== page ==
A rock we liked in Quebrada Huanacpatay. As the day from Viconga to Cuyoc camp was so short we spent the afternoon on a 20km sidetrip down this tranquil valley.
Choza in Quebrada Huanacpatay. An elderly couple were living in this hut – not a bad spot, with Nevado Cuyoc’s vertical north face towering over the head of the valley.
Descending from Paso Jurau, at 5060m the highest pass on our trek. It was windy up there, so we didn’t stay long. In a few hours we were in Quebrada Sarapococha, location of Joe Simpson’s basecamp and almost-unbelievable escape from Siula Grande.
Juraucocha – the most dazzling of the Huayhuash’s lakes. Flanked on one side by a milky-white lakelet, and on the other by a smaller bottle green one.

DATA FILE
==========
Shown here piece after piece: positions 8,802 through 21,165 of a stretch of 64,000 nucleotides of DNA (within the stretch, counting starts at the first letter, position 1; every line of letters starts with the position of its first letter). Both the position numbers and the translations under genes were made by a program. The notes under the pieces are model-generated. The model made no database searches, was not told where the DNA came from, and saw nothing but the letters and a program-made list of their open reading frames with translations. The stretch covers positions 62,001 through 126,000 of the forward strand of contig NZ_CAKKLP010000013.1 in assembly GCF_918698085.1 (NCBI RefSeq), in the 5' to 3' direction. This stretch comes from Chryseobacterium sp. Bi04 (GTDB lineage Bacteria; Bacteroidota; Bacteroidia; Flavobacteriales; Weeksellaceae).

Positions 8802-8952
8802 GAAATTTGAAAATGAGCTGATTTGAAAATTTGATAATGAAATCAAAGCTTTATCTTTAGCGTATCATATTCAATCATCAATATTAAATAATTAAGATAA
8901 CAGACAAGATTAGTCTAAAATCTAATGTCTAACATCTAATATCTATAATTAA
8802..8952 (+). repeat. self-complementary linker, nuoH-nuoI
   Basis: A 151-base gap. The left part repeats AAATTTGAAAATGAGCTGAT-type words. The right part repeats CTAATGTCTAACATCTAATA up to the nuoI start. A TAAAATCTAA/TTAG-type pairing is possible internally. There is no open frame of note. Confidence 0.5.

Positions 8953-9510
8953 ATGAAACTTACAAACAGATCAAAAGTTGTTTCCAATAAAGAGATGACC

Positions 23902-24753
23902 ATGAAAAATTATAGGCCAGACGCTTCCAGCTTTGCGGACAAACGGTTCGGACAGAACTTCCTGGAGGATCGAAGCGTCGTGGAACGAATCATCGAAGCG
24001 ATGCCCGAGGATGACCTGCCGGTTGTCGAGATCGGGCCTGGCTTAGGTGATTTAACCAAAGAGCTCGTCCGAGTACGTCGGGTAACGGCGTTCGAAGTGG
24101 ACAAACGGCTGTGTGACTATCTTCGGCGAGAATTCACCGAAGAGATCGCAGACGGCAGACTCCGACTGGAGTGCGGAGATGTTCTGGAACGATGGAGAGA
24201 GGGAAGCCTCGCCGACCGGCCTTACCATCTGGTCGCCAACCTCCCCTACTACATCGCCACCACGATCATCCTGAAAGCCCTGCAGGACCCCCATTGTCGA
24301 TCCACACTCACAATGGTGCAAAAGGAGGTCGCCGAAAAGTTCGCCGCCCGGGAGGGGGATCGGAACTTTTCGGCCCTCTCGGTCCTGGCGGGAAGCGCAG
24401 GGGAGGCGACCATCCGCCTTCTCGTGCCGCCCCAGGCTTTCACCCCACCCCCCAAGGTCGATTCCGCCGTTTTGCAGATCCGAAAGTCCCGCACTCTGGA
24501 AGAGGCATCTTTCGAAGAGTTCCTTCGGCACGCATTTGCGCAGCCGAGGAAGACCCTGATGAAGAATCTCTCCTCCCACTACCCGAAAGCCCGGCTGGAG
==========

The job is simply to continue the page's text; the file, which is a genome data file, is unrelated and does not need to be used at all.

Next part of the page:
Haz sporting her new camouflage jacket. Only effective in certain areas of the Huayhuash and Blanca.
Two days later and we cross Yaucha Punta. From the pass the views are good, but head north, off the main trail, and there is an incredible ridge-top path to a mirador on Cerro Huacrish, with views of all the big peaks. This one’s Nevado Rasac (Quechua for ‘toad’, apparently).
Sunset on Nevado Rondoy. We arrived in camp in overcast and drizzly conditions, but thought we’d go for an afternoon stroll anyway. The weather cleared and we were treated to fantastic late afternoon sun on Rondoy, Jirishanca and Yerupaja.
Sunset on Nevados Rondoy and Jirishanca on the penultimate day of our trek. The next day we were off early, but only made it to Llamac 2 minutes before the sole bus of the day left for Huaraz.
See our full Flickr Photoset of the Huayhuash Circuit.